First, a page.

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Dutch Colonial Amboyna Wood Betel Box with Silver Mounts

Batavia, Dutch East Indies,
first half of the 18th century

width: 19.2cm, depth: 13.2cm, height: 7.6cm



UK art market; the Countess Anastasia Mikhailovna de Torby/Russian royal family by repute

This fine Dutch colonial betel or sirih box is from eighteenth century Batavia in the Dutch East Indies, and is composed of bevelled amboyna burlwood with silver mounts. This box is believed to have come from Luton Hoo, a famous English country house. The house was acquired in 1903 by Sir Julius Wernher, a leading diamond dealer. After the death of Sir Julius, Harold Wernher inherited the estate from his father. Sir Harold was married to Lady Zia Wernher whose actual name was the Countess Anastasia Mikhailovna de Torby (they married in 1917). She was the daughter of Grand Duke Michael of Russia and a niece to Tsar Nicholas I and was famous for her collection of Faberge. According to a written appraisal dated 1974 which accompanies the box, the box reputedly was owned by the Russian royal family and was inherited by Lady Zia. This is possible – the Russian royal family was an important client of the Dutch East India Company (VOC) during the eighteenth century and many items produced in China and Batavia and trans-shipped through Batavia by the VOC are now in possession of the Hermitage Museum in St Petersburg, including silver filigree items almost certainly commissioned by the VOC from artisans in China and Batavia. These items were formerly in the collection of the Winter Palace before being transferred to the Hermitage.

The silver corner mounts of the box here are in the form of stylised clouds suggesting Chinese influence. The key-plate is in the form of a double-headed eagle – symbol associated with royalty in Russia and the Austro-Hungarian empire, but also a motif used in South India and Sri Lanka. The fact that the double-headed eagle, a symbol associated with the Romanovs, appears on this box might be intended or might simply be a coincidence.

The box sits on four solid-cast ‘ball and claw’ silver feet. The small bolts used in construction are hidden by prominent silver semi-spherical bolt covers: four on the front, four on the hinged cover, and two on the rear. Fine rococo-influenced, solid-cast and engraved silver handles are attached to each side.

Prominent silver hinge flanges are attached to the inside of the box. These attach the lid or cover to the base.

The bottom of the base, all the interior base, and part of the interior lid are decorated with original old red lacquer.

A related box illustrated in Krohn & Miller (2009, p. 252) which is in the Peabody Essex Museum has similar silver mounts. Another is illustrated in Veenendaal (2014, p. 119).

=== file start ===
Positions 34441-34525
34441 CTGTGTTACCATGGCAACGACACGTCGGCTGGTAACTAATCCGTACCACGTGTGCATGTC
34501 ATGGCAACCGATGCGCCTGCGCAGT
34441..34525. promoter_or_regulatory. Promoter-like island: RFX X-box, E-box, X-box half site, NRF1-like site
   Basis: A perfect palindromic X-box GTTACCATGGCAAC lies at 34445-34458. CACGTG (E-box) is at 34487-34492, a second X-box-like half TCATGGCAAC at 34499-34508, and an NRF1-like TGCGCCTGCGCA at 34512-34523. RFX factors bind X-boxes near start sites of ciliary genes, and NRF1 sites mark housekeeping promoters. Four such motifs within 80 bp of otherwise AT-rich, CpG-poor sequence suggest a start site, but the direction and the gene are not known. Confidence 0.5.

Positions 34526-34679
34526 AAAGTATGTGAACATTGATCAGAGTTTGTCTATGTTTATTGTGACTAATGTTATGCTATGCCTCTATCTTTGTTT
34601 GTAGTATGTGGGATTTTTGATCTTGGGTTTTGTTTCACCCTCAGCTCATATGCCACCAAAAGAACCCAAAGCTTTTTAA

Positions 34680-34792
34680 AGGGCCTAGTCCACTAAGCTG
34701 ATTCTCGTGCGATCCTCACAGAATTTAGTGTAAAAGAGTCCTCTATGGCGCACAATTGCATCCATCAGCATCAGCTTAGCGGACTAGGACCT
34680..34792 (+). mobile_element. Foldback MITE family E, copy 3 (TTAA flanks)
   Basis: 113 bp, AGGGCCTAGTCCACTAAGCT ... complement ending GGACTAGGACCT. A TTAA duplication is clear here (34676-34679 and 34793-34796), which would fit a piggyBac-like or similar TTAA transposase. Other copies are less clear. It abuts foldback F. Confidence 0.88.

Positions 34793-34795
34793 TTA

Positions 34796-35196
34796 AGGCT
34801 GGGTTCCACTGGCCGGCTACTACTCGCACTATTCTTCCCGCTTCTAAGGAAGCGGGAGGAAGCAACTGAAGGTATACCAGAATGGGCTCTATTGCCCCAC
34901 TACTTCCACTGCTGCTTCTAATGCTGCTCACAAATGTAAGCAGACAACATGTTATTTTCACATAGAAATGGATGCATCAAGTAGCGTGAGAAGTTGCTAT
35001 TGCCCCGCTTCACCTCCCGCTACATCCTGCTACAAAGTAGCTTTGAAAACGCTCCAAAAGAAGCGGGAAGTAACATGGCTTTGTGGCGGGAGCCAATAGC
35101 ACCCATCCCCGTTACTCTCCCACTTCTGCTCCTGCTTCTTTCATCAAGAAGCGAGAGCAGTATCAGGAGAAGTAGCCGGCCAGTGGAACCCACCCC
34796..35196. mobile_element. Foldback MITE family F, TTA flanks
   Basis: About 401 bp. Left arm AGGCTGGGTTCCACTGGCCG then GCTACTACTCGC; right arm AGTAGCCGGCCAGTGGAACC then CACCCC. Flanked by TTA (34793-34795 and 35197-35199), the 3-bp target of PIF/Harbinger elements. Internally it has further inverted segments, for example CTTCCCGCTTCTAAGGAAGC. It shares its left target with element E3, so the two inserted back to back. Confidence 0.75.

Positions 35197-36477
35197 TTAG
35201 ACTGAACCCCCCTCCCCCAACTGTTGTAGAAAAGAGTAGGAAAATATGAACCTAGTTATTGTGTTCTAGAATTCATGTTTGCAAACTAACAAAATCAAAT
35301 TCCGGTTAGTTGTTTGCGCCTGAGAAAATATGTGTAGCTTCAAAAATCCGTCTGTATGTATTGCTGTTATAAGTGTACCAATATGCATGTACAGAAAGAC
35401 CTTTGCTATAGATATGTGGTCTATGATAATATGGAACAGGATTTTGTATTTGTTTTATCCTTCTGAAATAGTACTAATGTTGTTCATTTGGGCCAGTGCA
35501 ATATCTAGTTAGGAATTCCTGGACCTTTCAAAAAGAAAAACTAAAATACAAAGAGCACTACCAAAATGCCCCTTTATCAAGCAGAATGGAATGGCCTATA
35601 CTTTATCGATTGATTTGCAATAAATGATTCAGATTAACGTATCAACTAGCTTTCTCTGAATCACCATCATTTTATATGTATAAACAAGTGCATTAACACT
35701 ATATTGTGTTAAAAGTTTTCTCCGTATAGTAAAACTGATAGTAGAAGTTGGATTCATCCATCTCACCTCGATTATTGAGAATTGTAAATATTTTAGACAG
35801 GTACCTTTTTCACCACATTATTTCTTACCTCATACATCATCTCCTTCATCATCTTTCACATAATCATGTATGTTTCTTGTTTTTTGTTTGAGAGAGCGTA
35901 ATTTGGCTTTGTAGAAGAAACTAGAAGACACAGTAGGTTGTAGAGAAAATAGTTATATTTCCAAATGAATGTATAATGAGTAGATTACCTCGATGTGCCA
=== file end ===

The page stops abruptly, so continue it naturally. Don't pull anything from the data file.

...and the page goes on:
The Javanese habit of chewing betel was adopted by the local Dutch and exquisite boxes to hold the nut, the betel leaf and the other accompaniments were commissioned by the Dutch. The Dutch realised early on how important betel was to the indigenous people and how it was an essential part of hospitality including with the indigenous rulers. They quickly incorporated betel use with their dealings with local elites. Paintings that show the wives of Dutchmen at the time often show betel boxes prominently displayed. One such seventeenth century painting by J.J. Coeman which today hangs in the Rijksmuseum shows Batavia’s Cornelia van Nieuwenroode with her husband Pieter Cnoll and two of their nine daughters, one of who is shown holding a jewelled betel box (Gelman Taylor, 2009, p. 42).

The fashion for luxurious betel accoutrements and other finery saw the governor-general in Batavia Jacob Mossel issue a decree in 1754 stating that only the wives and widows of the governor-general, the director-general, members of the Council of the Indies and president of the Justice Council were permitted to

use gold or silver betel boxes adorned with precious stones, (Zandvlieyt, 2002, p. 206).

There are no apparent maker’s marks to the silver on this example. The box clearly is of Batavian origin.

The box is in excellent condition. The lid fits tightly and there is no obvious warping or shrinkage. All the silverwork is present. The key is present but no longer works the lock. Some of the small silver rivets which attached the silver plates to the wood are missing but these are tiny and their loss scarcely is noticeable. Overall, this box is an excellent example, with fascinating likely provenance, and is in excellent condition. The box is accompanied by a 1974 appraisal which offers insights on the provenance of the box but much else including on the place of manufacture of the box has been shown to be wrong by later scholarship.

Exhibited:  lent to the Captain Cook Museum, Whitby, UK during 2017.


Eliens, T.M., Silver from Batavia/Zilver uit Batavia, Gemeentemuseum Den Haag/W Books, 2012.

Krohn D.L. & P.N. Miller (eds.), Dutch New York Between East and West: The World of Margrieta van Varick, Bard Graduate Center/The New York Historical Society/Yale University Press, 2009.

Veenendaal, J., Furniture from Indonesia, Sri Lanka and India During the Dutch Period, Foundation Volkenkundig Museum Nusantara, 1985.

Veenendaal, J., Asian Art and the Dutch Taste, Waanders Uitgevers Zwolle, 2014.

Voskuil-Groenewegen, S.M. et al, Zilver uit de tijd van de Verenigde Oostindische Compagnie, Waanders Uitgevers, 1998.

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